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EVERY LAKE is unique. Specific strategies to address a lake's water quality problems should focus on activities in the watershed and/or in-lake restoration techniques, depending on the nature and extent of the problem.
Lake management approaches fall into two categories, the "quick-fix" and long-term management. The quick-fix offers a short-term solution such as the application of herbicides to kill unwanted algae or macrophytes (large plants). It treats the biological symptoms of a lake problem, but does not address the underlying causes. Plant and fish productivity are dependent on the chemical and physical processes going on in and around the lake, and these must be considered in any plan to change the biology of a lake.
ong-term management considers all of the environmental, cultural, and biological factors affecting the lake and sets a priority on finding lasting solutions. If immediate in-lake restoration techniques are necessary, they should be followed by appropriate long-term management actions to control sediment, nutrient, and toxic inputs.
ake management is a complicated job and likely will be a joint effort of community groups, individuals, landowners, and government. To be effective, lake management is a long-term commitment and investment. This and following sections briefly summarize various methods to improve a lake's water quality and indicate necessary permits and possible grants and loans.
Controlling pollution sources will not improve lake water quality immediately in many cases. Years may pass before lakes cleanse themselves of accumulated nutrient loads and wastes. For this reason, in-lake restoration techniques have been developed to accelerate recovery. In-lake restoration techniques are briefly described in the table below. Consult the references at the end of this web-site for more details on these techniques.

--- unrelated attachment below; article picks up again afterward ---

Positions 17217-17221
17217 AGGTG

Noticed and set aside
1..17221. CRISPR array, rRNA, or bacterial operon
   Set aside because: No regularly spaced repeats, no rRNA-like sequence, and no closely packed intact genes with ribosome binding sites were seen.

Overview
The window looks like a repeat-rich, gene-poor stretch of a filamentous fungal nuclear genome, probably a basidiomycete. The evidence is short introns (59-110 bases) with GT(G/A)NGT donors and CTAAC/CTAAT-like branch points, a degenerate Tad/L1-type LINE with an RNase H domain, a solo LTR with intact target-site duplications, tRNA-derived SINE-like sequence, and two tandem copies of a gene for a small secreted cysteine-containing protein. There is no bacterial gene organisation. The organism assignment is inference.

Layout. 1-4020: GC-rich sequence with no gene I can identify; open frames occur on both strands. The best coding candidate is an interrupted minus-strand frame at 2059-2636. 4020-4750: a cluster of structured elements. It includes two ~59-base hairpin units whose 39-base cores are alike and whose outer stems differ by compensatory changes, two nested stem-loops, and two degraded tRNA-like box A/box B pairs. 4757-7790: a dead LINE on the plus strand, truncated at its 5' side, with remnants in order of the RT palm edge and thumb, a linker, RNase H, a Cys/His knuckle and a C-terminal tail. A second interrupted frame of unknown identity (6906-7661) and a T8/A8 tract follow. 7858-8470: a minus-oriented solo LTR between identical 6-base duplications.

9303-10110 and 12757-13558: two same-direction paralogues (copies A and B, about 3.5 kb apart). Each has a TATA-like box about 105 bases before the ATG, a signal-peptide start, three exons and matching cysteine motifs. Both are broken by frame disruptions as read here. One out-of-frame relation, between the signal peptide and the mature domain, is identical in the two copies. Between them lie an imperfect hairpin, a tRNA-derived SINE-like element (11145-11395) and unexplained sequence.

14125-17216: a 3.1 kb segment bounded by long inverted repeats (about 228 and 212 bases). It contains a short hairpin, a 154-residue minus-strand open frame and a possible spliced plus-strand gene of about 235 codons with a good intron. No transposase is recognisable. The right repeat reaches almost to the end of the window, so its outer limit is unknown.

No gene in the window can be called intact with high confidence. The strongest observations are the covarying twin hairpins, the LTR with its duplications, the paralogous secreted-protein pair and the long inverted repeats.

|Dilution: Flush with low nutrient water||Reduces nutrient levels. Washes out surface algae.||Requires large volumes of water.Does not eliminate sources of phosphorous from sediments or watershed.|
|Aluminate sulfate (alum) treatment||Lowers lake phosphorus content. Inhibits release of phosphorous from sediment. Increases water column transparency.||Temporary measure. Potential toxic impacts during application. Increased macrophyte growth due to water clarity.|
|Artificial circulation||Disrupts or prevents stratification. Provides aeration and oxygenation. Increases aerobic habitat.||
Does not decrease algal biomass. May decrease water clarity. Adverse impact on cold-water fish. No effect on macrophytes.
|Hypolimnetic aeration||Maintains oxygen in hypolimnion. Limits release of phosphorous from sediments. Increases habitat and food supply.||Difficult to supply adequate oxygen. Potential for destratification and subsequent algal blooms. No effect on macrophytes.|
|Dredging||Controls aquatic vegetation, deepens lake. Increases lake volume. May improve water quality.||Temporary resuspension of sediments. Temporary destruction of habitat. Disposal concerns. High cost.|